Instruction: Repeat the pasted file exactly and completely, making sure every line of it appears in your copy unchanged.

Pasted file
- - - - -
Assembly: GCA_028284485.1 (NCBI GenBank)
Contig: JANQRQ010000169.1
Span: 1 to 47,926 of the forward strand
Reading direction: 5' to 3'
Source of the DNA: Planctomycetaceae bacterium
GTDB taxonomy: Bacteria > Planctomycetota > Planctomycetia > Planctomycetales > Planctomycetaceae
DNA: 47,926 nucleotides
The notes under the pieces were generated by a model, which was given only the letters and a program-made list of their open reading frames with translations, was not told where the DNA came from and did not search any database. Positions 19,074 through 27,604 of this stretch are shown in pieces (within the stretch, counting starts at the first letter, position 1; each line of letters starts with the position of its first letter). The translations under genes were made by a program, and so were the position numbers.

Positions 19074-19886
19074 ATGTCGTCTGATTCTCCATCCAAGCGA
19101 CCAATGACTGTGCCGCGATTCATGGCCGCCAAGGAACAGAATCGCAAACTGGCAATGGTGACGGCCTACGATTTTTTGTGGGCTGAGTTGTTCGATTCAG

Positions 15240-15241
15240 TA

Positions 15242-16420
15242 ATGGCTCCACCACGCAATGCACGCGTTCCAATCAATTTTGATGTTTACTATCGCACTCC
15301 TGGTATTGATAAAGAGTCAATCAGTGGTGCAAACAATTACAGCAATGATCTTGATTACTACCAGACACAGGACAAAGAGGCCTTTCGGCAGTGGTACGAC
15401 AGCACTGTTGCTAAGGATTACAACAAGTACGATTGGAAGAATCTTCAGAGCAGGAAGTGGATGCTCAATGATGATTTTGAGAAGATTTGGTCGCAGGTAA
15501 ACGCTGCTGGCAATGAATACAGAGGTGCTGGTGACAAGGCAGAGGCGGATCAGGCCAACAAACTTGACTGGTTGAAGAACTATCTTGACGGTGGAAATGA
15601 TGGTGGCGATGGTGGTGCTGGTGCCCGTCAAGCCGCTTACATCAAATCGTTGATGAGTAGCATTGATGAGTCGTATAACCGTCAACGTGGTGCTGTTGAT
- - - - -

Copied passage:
Assembly: GCA_028284485.1 (NCBI GenBank)
Contig: JANQRQ010000169.1
Span: 1 to 47,926 of the forward strand
Reading direction: 5' to 3'
Source of the DNA: Planctomycetaceae bacterium
GTDB taxonomy: Bacteria > Planctomycetota > Planctomycetia > Planctomycetales > Planctomycetaceae
DNA: 47,926 nucleotides
The notes under the pieces were generated by a model, which was given only the letters and a program-made list of their open reading frames with translations, was not told where the DNA came from and did not search any database. Positions 19,074 through 27,604 of this stretch are shown in pieces (within the stretch, counting starts at the first letter, position 1; each line of letters starts with the position of its first letter). The translations under genes were made by a program, and so were the position numbers.

Positions 19074-19886
19074 ATGTCGTCTGATTCTCCATCCAAGCGA
19101 CCAATGACTGTGCCGCGATTCATGGCCGCCAAGGAACAGAATCGCAAACTGGCAATGGTGACGGCCTACGATTTTTTGTGGGCTGAGTTGTTCGATTCAG

Positions 15240-15241
15240 TA

Positions 15242-16420
15242 ATGGCTCCACCACGCAATGCACGCGTTCCAATCAATTTTGATGTTTACTATCGCACTCC
15301 TGGTATTGATAAAGAGTCAATCAGTGGTGCAAACAATTACAGCAATGATCTTGATTACTACCAGACACAGGACAAAGAGGCCTTTCGGCAGTGGTACGAC
15401 AGCACTGTTGCTAAGGATTACAACAAGTACGATTGGAAGAATCTTCAGAGCAGGAAGTGGATGCTCAATGATGATTTTGAGAAGATTTGGTCGCAGGTAA
15501 ACGCTGCTGGCAATGAATACAGAGGTGCTGGTGACAAGGCAGAGGCGGATCAGGCCAACAAACTTGACTGGTTGAAGAACTATCTTGACGGTGGAAATGA
15601 TGGTGGCGATGGTGGTGCTGGTGCCCGTCAAGCCGCTTACATCAAATCGTTGATGAGTAGCATTGATGAGTCGTATAACCGTCAACGTGGTGCTGTTGAT